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Trends in Corporate Site Selection: A Q&A with GLS Senior Principal, Didi Caldwell

April 2, 2015

Last year was a banner year for Upstate South Carolina. The region kicked off the year with major announcements from BMW Manufacturing and Toray Industries, and by year end, the Upstate’s total announcements equaled more than $4 billion in capital investment and nearly 5,000 jobs—more than the previous two years combined.

With more companies looking to establish or expand operations in South Carolina, and in the U.S in general, we reached out to Didi Caldwell, Senior Principal with Global Location Strategies (GLS), a Greenville, S.C.-based firm with 40-plus years of experience in site selection, incentive negations, real estate services and economic development consulting, to offer insight into current and future trends in site selection.

Caldwell and the team at GLS have helped serve the needs of clients such as Novartis, Caesarstone, Proctor and Gamble, Thyssen Krupp, Constellium, and Kemira, and continue to site facilities that ensure long-term growth and prosperity for companies and supporting communities.


(Didi Caldwell is a Senior Principal with Upstate S.C.-based site selection firm Global Location Strategies)

Have you noticed any growth in the number of companies relocating back to the U.S. from a foreign location? If so, what do you think is the reason why?

“We’ve seen that the United States has become the hot place again. For a while everyone was looking at emerging economies, like China, India, Brazil and certain countries in Europe, but companies are once again looking at investing in development in the United States.”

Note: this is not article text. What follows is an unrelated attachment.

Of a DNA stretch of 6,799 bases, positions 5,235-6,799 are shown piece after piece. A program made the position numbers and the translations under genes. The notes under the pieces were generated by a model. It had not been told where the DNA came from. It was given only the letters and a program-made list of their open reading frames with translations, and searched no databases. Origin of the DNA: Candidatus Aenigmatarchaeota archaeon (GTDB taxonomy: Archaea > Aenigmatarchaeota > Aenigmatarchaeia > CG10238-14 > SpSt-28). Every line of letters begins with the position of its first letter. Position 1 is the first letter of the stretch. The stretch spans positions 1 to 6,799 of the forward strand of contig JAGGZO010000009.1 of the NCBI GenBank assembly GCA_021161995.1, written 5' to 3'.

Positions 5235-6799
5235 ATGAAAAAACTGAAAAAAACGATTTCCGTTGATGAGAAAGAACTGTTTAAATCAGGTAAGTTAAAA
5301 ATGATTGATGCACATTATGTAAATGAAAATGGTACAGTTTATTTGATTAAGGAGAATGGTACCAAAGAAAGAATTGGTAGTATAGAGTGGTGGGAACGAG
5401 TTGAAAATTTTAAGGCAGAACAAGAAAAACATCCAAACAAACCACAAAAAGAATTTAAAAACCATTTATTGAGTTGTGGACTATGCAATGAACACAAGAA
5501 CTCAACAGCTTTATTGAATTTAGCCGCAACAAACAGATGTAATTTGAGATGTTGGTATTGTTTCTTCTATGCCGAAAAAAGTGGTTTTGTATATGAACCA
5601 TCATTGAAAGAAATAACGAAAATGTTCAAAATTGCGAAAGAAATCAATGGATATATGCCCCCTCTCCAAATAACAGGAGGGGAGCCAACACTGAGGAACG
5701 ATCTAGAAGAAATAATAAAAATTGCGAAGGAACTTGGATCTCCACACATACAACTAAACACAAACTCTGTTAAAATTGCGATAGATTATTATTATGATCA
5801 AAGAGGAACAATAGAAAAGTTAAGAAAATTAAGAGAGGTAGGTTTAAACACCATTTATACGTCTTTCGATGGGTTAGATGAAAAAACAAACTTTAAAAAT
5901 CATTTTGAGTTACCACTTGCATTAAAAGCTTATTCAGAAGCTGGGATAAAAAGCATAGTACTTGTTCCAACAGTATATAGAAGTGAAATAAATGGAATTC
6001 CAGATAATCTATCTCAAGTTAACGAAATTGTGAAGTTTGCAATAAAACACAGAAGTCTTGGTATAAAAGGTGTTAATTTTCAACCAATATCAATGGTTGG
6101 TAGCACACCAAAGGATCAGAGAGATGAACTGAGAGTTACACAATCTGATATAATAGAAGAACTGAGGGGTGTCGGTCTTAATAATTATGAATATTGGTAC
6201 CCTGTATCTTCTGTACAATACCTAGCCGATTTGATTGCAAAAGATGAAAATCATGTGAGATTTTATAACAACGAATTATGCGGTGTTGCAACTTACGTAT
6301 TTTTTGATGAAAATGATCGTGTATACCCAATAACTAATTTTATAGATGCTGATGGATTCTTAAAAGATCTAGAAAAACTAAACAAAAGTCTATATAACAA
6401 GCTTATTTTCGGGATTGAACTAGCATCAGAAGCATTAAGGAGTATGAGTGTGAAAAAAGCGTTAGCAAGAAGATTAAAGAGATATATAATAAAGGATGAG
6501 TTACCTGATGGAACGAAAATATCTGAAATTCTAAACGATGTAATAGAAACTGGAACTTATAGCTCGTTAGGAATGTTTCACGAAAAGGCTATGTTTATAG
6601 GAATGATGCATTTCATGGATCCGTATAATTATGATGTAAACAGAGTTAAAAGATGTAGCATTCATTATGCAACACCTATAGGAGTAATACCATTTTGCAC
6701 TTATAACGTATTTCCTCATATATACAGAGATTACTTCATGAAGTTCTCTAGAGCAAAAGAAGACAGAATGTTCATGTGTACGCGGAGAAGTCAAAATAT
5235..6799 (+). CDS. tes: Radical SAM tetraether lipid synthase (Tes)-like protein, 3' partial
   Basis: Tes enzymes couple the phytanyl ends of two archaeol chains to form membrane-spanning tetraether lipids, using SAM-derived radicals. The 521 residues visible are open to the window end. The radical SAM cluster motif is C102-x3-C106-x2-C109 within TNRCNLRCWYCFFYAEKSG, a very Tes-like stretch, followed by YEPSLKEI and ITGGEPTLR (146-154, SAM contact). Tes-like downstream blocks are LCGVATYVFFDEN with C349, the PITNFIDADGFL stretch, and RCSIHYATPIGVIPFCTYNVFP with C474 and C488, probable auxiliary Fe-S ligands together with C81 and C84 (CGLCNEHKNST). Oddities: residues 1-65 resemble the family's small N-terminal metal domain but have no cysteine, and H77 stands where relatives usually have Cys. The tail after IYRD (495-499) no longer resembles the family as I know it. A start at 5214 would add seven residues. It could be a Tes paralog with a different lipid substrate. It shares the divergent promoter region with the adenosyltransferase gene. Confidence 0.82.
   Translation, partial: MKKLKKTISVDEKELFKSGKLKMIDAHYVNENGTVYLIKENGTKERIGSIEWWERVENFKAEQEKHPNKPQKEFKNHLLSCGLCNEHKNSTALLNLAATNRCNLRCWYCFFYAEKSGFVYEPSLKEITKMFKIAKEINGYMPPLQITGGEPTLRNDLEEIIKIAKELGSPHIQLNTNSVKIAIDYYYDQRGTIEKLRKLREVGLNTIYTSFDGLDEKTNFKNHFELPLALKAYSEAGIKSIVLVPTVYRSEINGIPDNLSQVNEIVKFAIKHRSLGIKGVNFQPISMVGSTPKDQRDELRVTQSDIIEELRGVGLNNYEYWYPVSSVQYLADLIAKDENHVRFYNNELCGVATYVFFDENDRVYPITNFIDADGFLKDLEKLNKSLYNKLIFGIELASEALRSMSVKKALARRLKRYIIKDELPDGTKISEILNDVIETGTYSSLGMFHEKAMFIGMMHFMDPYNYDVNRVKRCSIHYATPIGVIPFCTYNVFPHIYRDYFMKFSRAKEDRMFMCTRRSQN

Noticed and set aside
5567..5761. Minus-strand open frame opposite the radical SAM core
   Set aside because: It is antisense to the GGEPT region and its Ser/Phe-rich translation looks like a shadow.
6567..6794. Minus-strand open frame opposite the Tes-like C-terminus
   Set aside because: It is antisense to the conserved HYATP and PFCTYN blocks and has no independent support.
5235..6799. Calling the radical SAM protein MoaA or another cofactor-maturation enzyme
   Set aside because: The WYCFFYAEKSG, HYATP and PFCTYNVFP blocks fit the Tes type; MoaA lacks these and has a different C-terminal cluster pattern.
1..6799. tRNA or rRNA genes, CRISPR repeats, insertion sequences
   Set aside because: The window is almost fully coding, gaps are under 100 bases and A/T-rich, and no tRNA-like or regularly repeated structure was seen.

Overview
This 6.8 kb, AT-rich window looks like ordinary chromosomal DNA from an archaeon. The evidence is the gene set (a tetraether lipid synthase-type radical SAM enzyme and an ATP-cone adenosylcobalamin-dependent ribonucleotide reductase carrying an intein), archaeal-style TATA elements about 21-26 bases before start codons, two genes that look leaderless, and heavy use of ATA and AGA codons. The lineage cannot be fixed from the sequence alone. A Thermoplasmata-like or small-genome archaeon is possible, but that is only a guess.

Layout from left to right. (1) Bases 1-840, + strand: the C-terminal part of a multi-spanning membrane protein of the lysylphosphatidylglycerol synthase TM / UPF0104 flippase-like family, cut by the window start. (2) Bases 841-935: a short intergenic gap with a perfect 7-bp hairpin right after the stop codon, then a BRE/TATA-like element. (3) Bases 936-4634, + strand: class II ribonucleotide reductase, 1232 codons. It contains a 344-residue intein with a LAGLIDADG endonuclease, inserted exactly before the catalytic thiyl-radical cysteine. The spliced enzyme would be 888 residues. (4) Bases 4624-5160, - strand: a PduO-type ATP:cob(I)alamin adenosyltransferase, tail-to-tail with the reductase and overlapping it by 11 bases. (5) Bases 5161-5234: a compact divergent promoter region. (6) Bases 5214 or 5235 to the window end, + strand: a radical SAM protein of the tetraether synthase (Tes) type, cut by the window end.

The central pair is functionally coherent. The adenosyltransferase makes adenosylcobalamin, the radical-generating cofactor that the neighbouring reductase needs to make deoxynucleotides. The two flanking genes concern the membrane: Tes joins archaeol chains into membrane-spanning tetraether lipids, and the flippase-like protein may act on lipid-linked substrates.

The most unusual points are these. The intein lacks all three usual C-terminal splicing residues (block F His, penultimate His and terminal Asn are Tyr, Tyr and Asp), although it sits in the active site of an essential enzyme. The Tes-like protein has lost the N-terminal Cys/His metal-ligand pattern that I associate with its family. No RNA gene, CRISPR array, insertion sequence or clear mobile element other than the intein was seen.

“Companies with high capital investments are transitioning to the U.S because of the lower energy prices, strong market and favorable logistics. Europe is facing extremely strict environmental regulations, with taxes on energy production driving the cost of business increasingly higher. While the environmental regulations are still somewhat tricky in the U.S., the strong market, IP protection and low energy costs make it easier and more attractive for companies to do business here.”

“Rising labor costs in China has also resulted in more jobs being driven to the United States, but there is a lot of competition for labor intensive projects. The Southern U.S. is competing a lot with Mexico for these projects.”

“We currently have two Chinese clients that are looking at the U.S because it’s a good stable market that has a competitive cost of doing business.  Companies realize that if they want to be a player on the global scale, they need to have investments in the U.S. or at least somewhere outside of China.”

In terms of the U.S being a hot spot, do you notice any trends in the companies coming back?

“As far as particular industries, there’s a huge boom in chemical and petrochemical projects. The increased availability and low cost of natural gas or anything derived from natural gas, such as plastic, is currently very competitive.”

“We are also seeing a lot of projects in the food industry. South Carolina isn’t viewed as a huge breadbasket, but the state does have solid agricultural production, and more importantly, a growing population. Food manufacturers usually choose sites either near their supplies or their customers, which is based on population. Since the South’s population has been growing significantly, it makes the region even more attractive for those projects.”